Potential effects from Goal III are likely to come from the last 2 (air quality and hazardous waste) of the 4 priority areas. For Goal III, EPA will initially undertake the following comprehensive suite of programs: addressing sources of lead, especially from drinking water infrastructure, to reduce childhood blood lead levels; improving drinking water quality to meet health standards; reducing sources of fine particulate matter (PM2.5) to meet applicable national ambient air quality standards; and reducing exposure to contamination from hazardous waste sites. EPA will evaluate these activities’ progress and develop additional EJ measures and associated strategies. EPA’s efforts on sources of PM2.5 and on potential exposures from hazardous waste sites seem the most-relevant to recycling facilities, especially if EPA views the recycling industry through the lens of its flawed damage cases and EJ studies from the Definition of Solid Waste (DSW) rulemaking.  

EJ2020 also includes a national measures technical appendix, “Significant National Environmental Justice Challenges: Measures Technical Information.” This appendix outlines the goals and measures (metrics) for quantifying thresholds of success for Goal III to reduce childhood blood lead levels, to improve drinking water quality, to reduce ambient PM2.5, and to reduce exposures to chemicals from hazardous waste sites.  

Second, EJSCREEN is EPA’s EJ mapping and screen tool to help advance EJ 2020’s priority areas (see above). It is designed and intended to be widely used by communities, state and local regulators, etc. EJSCREEN provides an initial indication of EJ potential to inform a variety of EJ activities, such as outreach and enforcement, and policy-making. However, EJSCREEN neither identifies EJ communities nor provides comprehensive, real-time environmental information, some of which may be outdated. Nonetheless, EJSCREEN can be expected to be used in connection with rulemaking, permitting, and compliance assurance and enforcement.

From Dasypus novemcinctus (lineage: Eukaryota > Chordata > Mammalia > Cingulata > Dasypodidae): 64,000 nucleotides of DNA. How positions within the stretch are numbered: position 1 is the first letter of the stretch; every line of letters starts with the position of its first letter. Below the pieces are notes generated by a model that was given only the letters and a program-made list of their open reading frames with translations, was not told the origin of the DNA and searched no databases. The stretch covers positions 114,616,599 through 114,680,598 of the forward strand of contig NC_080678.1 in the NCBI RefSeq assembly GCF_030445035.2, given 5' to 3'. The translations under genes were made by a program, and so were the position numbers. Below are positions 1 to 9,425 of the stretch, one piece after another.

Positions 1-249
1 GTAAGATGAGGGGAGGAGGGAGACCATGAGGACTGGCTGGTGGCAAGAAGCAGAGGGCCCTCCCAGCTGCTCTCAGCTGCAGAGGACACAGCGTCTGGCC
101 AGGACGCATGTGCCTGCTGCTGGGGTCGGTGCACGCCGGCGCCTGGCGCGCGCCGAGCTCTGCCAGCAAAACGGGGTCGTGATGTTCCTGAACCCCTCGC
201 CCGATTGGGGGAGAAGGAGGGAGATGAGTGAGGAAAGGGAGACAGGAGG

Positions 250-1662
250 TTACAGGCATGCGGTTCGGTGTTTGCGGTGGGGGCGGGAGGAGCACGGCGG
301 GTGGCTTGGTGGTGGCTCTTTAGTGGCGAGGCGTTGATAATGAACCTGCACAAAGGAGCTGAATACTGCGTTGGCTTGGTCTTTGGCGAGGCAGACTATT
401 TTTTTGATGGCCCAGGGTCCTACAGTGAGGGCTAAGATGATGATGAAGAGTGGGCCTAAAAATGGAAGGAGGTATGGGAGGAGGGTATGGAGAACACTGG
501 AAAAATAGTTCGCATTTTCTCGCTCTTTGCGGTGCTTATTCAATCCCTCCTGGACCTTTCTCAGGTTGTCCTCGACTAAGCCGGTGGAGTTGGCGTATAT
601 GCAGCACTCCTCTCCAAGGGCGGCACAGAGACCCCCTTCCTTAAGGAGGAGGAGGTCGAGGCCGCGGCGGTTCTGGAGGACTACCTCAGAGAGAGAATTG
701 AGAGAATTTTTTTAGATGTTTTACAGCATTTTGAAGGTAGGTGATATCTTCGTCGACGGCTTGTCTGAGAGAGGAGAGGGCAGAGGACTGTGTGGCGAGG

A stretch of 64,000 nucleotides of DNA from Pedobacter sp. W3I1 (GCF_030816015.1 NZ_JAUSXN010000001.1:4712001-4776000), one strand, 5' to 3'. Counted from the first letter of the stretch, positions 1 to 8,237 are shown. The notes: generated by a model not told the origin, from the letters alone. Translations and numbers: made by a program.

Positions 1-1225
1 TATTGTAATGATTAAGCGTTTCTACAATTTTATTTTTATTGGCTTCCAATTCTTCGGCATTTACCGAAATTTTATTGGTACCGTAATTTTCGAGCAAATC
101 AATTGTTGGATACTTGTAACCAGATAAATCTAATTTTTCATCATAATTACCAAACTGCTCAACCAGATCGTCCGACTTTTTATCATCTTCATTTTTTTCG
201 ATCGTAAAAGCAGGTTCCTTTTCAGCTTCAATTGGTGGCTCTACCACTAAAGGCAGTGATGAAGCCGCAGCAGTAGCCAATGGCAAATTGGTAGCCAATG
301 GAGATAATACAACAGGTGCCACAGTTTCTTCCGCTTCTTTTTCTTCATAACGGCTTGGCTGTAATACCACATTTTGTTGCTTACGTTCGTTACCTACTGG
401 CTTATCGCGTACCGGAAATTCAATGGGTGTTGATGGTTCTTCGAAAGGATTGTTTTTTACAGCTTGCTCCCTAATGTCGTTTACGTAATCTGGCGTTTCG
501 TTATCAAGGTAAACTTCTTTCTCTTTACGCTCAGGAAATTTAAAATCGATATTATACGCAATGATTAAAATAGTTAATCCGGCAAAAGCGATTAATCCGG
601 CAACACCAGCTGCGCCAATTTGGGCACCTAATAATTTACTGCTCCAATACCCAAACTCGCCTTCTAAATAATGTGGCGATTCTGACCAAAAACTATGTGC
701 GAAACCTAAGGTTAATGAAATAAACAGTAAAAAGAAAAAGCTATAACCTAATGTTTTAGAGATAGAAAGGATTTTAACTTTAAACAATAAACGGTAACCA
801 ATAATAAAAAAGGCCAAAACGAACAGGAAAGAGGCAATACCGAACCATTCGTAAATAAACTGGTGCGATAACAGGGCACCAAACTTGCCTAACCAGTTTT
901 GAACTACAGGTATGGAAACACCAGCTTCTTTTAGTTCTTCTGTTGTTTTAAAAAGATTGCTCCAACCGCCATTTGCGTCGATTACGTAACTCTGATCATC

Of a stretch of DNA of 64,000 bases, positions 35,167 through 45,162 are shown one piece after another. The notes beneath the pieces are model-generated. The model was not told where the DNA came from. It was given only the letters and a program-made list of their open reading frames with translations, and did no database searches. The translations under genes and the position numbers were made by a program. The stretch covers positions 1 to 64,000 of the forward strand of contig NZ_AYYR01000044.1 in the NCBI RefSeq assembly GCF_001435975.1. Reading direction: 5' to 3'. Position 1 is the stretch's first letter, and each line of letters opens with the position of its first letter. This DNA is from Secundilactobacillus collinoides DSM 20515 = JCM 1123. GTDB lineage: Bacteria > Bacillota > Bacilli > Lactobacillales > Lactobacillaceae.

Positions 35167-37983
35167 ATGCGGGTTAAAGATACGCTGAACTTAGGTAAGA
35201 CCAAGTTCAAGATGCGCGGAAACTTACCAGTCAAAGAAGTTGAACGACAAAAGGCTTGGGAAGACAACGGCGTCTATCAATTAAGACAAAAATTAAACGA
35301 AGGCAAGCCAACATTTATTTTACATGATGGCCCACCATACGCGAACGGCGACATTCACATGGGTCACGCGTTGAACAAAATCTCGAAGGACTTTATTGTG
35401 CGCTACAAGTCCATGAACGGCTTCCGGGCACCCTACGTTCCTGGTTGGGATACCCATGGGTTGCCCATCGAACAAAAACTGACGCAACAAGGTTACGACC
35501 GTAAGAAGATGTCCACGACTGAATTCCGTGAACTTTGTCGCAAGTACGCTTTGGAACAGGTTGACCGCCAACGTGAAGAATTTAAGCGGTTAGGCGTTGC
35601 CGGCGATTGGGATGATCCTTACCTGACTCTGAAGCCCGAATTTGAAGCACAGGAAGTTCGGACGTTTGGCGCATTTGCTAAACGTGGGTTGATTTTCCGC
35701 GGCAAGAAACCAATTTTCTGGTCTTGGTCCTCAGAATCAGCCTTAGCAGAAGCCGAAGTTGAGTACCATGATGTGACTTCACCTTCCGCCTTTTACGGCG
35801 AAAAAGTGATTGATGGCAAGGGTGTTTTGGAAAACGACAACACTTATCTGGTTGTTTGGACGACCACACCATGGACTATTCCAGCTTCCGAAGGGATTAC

Lastly, the EJ Technical Guidance describes the scientific methods that EPA uses to assess potential EJ concerns in rulemakings. It presents key analytic principles and definitions, best practices, and technical questions to frame EJ considerations in regulatory actions. Key principles and concepts include disproportionate impact (between EJ and comparison populations), susceptibility (to health stressors), cumulative risk (from multiple sources of stressors), risk characterization, and risk assessment. This Technical Guidance will likely be used to estimate the risks posed by recycling facilities to people in the immediate vicinity. The assessments of risk and cumulative risk may be the most important aspects of EPA’s EJ efforts because quantification of disproportionate impact between EJ and comparison populations has the potential to reveal “potentially actionable disproportionate impacts”. It is worth noting that the Technical Guidance uses the DSW rulemaking and the DSW exclusions, which include the exclusion for recycled scrap metal, to illustrate a community-level analysis of potential disproportionate impacts to EJ communities.